In one form the sheath has a spiral groove in the inner face thereof with a spiral land between adjacent turns of the groove, the land forming said protuberances over which the liquid being sterilized flows. The shape of the protuberances is preferably such that they provide the inner surface of the sheath with a smoothly curved, undulating configuration. Preferably said tube and sheath are within and extend along an elongate outer housing.
According to a further aspect of the present invention there is provided a method of reducing the bacteria count in milk, the method comprising causing the milk to flow from a milking machine to a sterilizer in which the milk is subjected to ultraviolet radiation, the milk being subjected to said ultraviolet radiation before it cools to below 28° C.
The method can include the further step of cooling the milk down to storage temperature after subjecting it to ultraviolet radiation.
For a better understanding of the present invention, and to show how the same may be carried into effect, reference will now be made, by way of example, to the accompanying drawings in which;—
Referring firstly to
At each end of the housing 12 there is an manifold 16, one manifold forming an inlet for milk to be sterilized, and the other manifold forming an outlet for sterilized milk. The manifolds 16 each have a port 18. The ports are each in a conventional mate dairy fitting 20 whereby a hose can be attached thereto. The fitting 20 of one manifold 16 is to one side of the vertical centre plane of the sterilizer (as shown in full lines in
Each manifold 16 has aligned openings 22, 24 in opposite walls thereof. The sterilizer further comprises a corrugated sheath 26 which is aligned with the opening 22 and extends the full length of the housing 12 between the manifolds 16.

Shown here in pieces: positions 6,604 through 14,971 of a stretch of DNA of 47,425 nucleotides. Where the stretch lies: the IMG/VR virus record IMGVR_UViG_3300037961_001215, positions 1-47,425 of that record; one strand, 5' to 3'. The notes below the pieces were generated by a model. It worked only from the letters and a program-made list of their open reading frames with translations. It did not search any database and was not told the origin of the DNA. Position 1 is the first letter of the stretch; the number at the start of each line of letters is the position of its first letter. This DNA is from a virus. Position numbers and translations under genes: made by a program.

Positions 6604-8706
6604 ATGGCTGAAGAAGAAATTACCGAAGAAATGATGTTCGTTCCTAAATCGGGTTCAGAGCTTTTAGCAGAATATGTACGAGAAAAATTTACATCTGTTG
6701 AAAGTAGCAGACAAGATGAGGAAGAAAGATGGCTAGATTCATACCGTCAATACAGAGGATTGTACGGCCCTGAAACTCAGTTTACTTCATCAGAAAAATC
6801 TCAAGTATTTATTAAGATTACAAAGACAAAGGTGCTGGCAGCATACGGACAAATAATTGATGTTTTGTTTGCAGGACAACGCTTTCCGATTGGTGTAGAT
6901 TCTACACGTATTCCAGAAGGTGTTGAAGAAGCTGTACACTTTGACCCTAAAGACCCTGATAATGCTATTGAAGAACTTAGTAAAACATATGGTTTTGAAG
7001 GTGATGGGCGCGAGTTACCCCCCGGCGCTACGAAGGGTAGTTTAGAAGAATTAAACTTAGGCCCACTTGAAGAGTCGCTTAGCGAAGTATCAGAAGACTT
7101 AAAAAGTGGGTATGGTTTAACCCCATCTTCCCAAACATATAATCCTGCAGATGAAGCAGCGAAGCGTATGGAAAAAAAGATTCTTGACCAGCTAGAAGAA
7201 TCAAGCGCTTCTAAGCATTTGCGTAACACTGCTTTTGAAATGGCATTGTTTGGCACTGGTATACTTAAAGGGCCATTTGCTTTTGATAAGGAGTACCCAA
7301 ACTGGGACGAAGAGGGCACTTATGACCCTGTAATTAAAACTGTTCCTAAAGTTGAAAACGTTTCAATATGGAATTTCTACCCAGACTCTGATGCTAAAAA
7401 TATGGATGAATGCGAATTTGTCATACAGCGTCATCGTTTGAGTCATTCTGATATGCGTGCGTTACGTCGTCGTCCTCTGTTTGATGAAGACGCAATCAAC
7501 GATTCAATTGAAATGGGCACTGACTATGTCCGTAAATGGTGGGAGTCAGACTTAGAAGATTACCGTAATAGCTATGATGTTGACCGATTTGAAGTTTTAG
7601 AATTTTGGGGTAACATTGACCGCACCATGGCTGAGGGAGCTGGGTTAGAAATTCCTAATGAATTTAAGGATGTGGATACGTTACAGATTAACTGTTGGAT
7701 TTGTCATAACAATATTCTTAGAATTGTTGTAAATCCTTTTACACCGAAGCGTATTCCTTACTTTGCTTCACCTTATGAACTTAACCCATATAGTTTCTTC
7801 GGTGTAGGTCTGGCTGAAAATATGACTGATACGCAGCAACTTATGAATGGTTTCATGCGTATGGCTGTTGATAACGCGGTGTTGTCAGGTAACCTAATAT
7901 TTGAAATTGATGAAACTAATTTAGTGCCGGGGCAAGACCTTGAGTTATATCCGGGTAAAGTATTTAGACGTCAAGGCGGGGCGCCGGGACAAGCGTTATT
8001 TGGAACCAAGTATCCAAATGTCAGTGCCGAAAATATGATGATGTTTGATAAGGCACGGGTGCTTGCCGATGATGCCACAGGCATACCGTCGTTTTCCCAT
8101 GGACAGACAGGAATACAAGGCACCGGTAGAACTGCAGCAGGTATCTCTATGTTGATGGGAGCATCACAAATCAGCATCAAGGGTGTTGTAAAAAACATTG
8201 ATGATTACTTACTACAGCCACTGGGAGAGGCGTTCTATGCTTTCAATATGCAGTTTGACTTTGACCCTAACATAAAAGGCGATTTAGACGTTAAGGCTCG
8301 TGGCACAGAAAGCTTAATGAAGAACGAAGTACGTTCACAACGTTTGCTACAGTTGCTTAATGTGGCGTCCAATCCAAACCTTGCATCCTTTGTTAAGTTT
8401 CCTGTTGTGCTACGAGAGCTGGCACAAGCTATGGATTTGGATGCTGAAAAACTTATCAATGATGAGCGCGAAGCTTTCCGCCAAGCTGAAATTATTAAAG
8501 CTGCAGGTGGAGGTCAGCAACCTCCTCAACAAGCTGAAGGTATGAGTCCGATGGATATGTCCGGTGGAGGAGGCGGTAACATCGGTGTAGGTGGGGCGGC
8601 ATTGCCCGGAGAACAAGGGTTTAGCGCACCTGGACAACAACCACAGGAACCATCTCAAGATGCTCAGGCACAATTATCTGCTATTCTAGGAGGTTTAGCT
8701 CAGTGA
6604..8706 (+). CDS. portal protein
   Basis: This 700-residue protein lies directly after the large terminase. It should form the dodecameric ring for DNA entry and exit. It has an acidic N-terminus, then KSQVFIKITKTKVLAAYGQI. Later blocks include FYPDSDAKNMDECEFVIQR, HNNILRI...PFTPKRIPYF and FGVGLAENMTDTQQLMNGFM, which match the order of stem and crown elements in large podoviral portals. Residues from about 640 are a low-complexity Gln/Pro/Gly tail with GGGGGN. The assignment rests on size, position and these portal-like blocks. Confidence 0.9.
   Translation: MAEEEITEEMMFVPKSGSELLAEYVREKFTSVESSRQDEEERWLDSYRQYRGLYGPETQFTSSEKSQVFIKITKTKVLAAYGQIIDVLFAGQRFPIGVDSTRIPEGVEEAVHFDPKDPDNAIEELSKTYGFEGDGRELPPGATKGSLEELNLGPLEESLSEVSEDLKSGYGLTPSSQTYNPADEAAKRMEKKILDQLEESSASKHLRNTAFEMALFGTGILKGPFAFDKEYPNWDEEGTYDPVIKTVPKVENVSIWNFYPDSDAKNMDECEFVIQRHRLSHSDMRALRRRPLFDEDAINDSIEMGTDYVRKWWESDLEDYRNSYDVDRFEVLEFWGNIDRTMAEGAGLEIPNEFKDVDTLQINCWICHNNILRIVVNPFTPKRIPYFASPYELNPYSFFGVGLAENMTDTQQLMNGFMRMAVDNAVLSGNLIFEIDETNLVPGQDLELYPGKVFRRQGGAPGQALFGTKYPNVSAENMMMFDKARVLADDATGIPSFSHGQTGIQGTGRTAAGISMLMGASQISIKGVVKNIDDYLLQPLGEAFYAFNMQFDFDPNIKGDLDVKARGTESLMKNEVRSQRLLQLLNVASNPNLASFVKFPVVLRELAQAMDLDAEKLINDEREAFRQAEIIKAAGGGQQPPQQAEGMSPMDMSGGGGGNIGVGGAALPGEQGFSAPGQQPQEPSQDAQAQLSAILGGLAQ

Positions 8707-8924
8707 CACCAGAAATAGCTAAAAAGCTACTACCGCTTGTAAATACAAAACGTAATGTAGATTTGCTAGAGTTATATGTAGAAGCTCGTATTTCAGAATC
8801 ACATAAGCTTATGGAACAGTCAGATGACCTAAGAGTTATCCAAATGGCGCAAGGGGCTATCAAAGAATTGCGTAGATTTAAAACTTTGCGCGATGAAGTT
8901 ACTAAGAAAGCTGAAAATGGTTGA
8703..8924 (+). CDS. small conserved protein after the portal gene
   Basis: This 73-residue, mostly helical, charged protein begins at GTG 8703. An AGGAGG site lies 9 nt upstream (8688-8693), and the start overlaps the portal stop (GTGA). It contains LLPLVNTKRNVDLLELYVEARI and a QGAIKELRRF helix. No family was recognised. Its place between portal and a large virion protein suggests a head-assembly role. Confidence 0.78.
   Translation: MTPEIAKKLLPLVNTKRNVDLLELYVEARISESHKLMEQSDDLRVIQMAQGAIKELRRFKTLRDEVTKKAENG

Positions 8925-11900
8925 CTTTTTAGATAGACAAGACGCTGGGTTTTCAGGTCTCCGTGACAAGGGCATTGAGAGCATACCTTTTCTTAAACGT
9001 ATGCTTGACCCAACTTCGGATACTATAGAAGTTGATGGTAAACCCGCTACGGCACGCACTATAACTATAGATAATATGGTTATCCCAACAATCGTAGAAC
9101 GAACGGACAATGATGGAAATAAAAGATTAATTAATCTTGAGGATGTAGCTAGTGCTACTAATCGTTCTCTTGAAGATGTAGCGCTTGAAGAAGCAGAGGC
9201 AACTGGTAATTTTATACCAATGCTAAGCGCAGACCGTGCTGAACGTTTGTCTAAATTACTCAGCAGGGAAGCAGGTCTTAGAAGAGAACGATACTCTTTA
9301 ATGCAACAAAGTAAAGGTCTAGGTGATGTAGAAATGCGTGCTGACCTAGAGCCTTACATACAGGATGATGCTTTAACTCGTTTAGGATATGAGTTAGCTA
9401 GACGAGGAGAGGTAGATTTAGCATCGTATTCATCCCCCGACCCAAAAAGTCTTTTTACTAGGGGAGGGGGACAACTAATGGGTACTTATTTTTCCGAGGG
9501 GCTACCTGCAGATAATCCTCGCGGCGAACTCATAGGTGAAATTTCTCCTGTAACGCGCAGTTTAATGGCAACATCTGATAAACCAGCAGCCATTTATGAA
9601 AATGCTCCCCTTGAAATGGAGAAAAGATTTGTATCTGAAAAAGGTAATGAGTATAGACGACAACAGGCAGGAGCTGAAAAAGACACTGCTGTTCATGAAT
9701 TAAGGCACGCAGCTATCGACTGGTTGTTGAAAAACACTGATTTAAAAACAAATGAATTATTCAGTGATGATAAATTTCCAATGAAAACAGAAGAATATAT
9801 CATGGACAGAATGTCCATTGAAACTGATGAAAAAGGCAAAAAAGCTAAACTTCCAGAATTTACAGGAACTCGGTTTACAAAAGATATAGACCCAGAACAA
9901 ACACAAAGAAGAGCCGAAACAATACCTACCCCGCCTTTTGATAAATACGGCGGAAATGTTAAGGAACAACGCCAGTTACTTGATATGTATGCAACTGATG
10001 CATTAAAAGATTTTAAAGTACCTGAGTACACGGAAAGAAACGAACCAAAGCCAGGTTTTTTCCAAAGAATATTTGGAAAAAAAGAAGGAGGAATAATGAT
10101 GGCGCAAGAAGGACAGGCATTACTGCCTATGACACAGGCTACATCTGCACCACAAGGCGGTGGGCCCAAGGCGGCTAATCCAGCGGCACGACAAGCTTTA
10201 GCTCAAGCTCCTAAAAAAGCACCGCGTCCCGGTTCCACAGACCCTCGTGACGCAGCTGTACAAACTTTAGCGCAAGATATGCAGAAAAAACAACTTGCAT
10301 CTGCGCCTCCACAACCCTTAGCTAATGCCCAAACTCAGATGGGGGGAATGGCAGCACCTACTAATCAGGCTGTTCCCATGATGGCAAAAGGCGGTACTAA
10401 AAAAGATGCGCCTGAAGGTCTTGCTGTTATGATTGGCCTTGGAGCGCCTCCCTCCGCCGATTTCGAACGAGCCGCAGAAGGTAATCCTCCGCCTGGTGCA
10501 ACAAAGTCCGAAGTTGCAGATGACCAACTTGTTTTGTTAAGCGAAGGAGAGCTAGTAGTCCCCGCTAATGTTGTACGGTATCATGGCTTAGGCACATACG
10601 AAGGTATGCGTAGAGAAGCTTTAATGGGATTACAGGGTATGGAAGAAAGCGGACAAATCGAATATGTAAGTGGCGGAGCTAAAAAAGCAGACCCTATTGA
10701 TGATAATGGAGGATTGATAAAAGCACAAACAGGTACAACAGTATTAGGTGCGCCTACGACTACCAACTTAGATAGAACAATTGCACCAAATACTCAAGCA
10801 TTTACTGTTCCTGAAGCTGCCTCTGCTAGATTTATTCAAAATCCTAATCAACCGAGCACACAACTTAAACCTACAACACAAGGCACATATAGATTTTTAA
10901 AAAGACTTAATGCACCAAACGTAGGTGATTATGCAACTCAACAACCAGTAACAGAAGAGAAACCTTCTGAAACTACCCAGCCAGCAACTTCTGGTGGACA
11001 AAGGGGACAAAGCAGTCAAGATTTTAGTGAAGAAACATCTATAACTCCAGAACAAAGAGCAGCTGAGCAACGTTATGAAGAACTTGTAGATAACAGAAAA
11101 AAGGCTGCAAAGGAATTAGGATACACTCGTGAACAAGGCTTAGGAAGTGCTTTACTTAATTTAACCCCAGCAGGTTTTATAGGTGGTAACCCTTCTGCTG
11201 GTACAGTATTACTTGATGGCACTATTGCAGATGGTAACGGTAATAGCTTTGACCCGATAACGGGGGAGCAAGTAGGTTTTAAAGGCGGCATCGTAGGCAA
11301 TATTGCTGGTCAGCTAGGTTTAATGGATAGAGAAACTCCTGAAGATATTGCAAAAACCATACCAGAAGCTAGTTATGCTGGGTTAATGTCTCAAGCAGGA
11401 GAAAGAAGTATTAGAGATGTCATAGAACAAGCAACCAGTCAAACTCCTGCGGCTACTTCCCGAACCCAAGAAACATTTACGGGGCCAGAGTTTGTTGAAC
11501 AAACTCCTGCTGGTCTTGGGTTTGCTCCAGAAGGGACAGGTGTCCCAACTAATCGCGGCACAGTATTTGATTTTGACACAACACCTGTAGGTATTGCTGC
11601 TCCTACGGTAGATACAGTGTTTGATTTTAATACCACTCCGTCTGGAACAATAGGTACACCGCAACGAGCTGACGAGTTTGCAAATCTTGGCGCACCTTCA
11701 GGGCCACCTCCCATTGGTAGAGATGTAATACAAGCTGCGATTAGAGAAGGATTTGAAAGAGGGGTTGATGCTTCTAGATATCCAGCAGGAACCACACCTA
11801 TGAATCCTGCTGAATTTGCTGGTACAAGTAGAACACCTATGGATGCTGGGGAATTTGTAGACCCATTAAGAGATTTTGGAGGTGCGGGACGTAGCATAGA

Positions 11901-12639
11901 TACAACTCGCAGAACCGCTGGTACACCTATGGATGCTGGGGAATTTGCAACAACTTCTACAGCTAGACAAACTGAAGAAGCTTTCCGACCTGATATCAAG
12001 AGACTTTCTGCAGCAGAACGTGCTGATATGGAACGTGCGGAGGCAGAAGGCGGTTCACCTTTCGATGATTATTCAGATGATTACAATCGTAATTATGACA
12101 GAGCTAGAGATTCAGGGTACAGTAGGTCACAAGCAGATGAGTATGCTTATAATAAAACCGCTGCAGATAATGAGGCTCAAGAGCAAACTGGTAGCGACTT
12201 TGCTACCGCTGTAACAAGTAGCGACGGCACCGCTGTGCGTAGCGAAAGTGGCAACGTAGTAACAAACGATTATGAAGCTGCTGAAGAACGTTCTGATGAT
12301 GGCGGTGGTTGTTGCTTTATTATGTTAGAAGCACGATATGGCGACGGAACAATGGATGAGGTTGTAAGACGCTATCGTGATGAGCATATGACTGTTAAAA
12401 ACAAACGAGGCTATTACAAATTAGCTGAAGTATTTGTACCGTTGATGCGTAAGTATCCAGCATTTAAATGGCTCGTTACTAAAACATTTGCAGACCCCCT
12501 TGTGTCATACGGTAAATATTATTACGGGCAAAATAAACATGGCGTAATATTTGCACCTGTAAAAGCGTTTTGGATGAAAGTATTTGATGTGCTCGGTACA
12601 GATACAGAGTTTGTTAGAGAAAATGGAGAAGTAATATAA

Each manifold 16 has an internally threaded socket 28 secured thereto, the sockets 28 being aligned with the openings 24.
An externally threaded bush 30 is screwed into each socket 28 and there is a sealing ring 32 between each bush 30 and the wall of the manifold.
A fluorescent tube 34 (also referred to as a germicidal UV lamp) passes through the bushes 30, sockets 28, sealing rings 32, manifolds 16 and sheath 26, the ends of the fluorescent tube protruding from the bushes 30. When the bushes 30 are tightened the sealing rings 32 are compressed and grip the fluorescent tube 34, thereby forming liquid-tight seals.
The sheath 26 is of stainless steel and is formed with a helically extending corrugation. As can best be seen in
The sheath 26 has a nominal diameter of about 40 mm. Being of stainless steel, the inner surface of the sheath 26 is reflective. The radial gap between the fluorescent tube 34 and the sheath 26 varies between about 5 mm at the troughs of the corrugations (the distance d) to about 7 mm at the crests (the distance D).
In another form the sheath 26 has a spiral groove extending along the inner face thereof with a spiral land separating adjacent turns of the groove. The gap between the land and the outer face of the tube 34 is approximately 5 mm.
Milk flowing through the sterilizer 10 passes through the narrow annular gap between the fluorescent tube 34 and the corrugated sheath 26. As the milk flows into the sterilizer a swirling motion is imparted to it, and hence turbulence is introduced, by the tangential position of the inlet fitting 20. The corrugations maintain, throughout the length of the sterilizer, the turbulence introduced into the milk as it flows into the manifold. This ensures that all the milk is subjected to UV light. The tangential arrangement of the outlet fitting 20 ensures that the milk flows smoothly out of the sterilizer without the fitting causing a back pressure which could dampen the turbulent flow.